But in some ways, Montek’s virtues unintentionally end up showing what went wrong with the establishment of which he was a part. The intellectual clarity and consistency sometimes comes at the price of not taking criticism too seriously. Montek is entirely right about the left’s intellectual framework. He mentions, but gives relatively short shrift to those who argued that the Achilles’ heel of India’s model of development was its abysmal failure in health and education. And perhaps more interestingly, for someone who spent a lot of time thinking about exports and infrastructure, there is relatively little acknowledgement of the fact that the choice of reforms did not do as much for India’s export competitiveness as many had hoped. We were integrating into the global economy without the preconditions that made us competitive. Did India prematurely de-industrialise as a result? Does the intellectual clarity come at the price of being hard-nosed about our reality?

Montek rightly thinks the UPA gets less credit because it did not propagate its achievements. But that was not just because the PM was personally humble. In all fairness, Narendra Modi had to create a narrative about himself to gain legitimacy; the Congress felt so entitled to rule that it thought narratives were irrelevant. But was the problem more interesting? The enticing combination of brilliance, guerrilla tactics, and personal decency and gentility, can work in government only if is combined with a stoic detachment. Both in the book, and as a policy-maker, Montek comes across as the ultimately detached stoic. The only trace of emotion is the use of the word “traumatic” to describe the anti-Sikh riots of 1984, when Arun Shourie had to drive Montek’s parents to safety amidst the carnage. But on almost all other matters, even with hindsight, there is a supreme reluctance to call out dangerous nonsense. The issue is not personal gossip; it is holding principals to account.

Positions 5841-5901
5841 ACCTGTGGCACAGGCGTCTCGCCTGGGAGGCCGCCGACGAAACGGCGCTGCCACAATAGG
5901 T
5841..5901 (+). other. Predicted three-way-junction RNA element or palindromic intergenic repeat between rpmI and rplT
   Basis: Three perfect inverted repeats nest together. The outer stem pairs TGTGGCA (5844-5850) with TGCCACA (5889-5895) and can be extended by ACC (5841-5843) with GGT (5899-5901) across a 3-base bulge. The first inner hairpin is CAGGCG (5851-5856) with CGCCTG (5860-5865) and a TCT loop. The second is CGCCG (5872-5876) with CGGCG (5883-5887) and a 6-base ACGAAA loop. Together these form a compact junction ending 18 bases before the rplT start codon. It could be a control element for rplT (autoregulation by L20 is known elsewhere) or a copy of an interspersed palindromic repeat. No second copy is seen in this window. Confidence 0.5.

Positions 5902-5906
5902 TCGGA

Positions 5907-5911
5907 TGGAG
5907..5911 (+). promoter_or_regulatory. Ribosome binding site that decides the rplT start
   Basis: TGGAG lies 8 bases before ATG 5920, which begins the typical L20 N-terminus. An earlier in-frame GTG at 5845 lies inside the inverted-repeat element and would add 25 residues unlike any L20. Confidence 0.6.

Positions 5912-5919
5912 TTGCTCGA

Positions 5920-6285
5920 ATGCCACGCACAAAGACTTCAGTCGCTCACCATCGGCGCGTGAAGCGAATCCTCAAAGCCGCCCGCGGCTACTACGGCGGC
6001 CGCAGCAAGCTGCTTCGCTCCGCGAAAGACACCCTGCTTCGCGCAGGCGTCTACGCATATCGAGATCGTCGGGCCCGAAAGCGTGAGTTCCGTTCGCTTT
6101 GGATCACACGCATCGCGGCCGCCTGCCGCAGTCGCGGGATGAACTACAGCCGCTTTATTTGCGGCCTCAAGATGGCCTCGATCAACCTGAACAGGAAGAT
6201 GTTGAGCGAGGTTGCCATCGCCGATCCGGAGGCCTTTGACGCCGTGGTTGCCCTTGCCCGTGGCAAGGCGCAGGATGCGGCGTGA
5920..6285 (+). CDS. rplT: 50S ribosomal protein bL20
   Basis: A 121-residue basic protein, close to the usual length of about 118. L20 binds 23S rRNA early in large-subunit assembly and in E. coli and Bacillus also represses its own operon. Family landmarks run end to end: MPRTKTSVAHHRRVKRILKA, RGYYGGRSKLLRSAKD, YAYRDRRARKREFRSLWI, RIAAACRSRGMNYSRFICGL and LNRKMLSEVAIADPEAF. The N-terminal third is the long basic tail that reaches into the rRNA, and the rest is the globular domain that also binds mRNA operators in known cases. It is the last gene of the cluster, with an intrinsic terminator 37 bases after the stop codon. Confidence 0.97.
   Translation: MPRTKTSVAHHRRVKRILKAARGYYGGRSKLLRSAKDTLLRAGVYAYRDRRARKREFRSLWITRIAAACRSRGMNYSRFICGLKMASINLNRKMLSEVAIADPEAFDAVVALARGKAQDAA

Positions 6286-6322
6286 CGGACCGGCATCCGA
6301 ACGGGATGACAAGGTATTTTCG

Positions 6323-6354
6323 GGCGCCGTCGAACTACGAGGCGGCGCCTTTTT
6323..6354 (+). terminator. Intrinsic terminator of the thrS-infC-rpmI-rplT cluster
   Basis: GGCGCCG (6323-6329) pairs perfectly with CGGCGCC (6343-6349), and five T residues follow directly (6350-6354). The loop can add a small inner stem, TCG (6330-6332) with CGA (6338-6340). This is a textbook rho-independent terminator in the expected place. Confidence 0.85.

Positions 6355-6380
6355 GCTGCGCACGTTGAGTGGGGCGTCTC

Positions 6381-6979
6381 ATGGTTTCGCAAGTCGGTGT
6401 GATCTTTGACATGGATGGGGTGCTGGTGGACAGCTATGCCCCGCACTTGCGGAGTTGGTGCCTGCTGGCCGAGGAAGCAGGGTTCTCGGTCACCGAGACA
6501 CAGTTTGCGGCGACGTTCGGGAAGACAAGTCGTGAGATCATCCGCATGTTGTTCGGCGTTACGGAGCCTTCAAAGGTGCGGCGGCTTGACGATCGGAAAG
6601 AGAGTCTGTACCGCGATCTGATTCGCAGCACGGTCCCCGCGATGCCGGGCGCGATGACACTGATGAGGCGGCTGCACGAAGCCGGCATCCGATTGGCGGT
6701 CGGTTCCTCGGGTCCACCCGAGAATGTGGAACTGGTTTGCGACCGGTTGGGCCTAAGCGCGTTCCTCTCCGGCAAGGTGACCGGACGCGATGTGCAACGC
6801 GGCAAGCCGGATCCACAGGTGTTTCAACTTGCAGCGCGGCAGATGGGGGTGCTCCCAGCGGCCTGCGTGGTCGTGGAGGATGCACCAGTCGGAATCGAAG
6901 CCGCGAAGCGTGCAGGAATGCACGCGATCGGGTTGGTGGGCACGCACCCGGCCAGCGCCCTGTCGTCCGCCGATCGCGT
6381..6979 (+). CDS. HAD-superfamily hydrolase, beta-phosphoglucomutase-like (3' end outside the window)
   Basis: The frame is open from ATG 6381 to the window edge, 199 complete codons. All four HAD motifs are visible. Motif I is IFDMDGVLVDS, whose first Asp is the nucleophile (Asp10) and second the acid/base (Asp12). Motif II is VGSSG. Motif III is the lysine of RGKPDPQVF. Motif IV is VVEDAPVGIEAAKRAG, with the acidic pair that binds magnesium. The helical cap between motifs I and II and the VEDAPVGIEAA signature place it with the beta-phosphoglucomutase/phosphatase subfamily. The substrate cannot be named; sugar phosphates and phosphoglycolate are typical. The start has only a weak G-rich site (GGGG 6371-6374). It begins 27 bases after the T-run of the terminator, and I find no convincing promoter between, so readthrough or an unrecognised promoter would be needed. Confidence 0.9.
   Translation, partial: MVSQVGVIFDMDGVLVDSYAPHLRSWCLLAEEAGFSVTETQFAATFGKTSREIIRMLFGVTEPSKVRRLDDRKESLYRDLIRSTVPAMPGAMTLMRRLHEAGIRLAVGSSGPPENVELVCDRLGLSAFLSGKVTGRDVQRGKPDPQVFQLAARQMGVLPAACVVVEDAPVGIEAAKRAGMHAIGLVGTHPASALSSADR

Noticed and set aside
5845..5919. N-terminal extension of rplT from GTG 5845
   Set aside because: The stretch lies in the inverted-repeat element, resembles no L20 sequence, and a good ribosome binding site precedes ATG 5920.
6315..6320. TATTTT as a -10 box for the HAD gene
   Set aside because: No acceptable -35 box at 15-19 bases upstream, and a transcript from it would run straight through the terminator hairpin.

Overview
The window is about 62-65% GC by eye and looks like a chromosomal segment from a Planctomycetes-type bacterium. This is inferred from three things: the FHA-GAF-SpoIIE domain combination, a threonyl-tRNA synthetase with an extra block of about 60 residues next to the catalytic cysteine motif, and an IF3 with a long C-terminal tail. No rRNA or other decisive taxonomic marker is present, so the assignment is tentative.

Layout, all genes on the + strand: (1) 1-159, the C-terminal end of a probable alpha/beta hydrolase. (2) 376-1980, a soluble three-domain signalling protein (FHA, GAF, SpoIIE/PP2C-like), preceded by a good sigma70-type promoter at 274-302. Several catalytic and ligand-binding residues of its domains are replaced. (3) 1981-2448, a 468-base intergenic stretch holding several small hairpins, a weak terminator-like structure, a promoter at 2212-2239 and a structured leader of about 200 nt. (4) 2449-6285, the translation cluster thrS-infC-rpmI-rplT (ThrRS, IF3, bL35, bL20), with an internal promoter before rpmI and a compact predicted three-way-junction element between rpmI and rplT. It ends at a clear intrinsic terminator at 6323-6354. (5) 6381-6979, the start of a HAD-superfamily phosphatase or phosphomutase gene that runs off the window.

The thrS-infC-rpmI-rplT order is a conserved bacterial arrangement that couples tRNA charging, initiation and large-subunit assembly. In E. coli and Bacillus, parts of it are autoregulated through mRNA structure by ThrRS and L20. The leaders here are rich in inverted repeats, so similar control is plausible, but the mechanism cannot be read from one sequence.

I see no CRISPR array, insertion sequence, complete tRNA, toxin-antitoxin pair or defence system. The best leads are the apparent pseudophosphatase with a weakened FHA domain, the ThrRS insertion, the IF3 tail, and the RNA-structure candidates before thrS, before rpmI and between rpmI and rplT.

Montek is clear that UPA2 went off the rails. He hints that Pranab Mukherjee was one of the culprits. But you do want to know what Montek was thinking, when Pranab Mukherjee was taking a wrecking ball to the economy with the PM and him watching. One simple sentence is actually quite a takedown of the RBI. Montek argues that an independent regulator for banks would have done a better job. It is now clear that one of our most dismal regulatory failures has been the RBI’s supervision of banks, across governments.

But can something as disastrous as the regulation of Indian banking be contemplated with a lapidary detachment? Does guerrilla warfare then become another synonym for not offending anyone to the point that the line between being a reformer and being the establishment becomes meaningless? The ultimate price of stoicism was that guerrilla warriors of reform became hard to distinguish from the corruption and lethargy of the establishment. But whatever the end of UPA2, no one can take away from the fact that this brilliant reformer did help change India for the better, in ways that few can rival.

Mehta is contributing editor, The Indian Express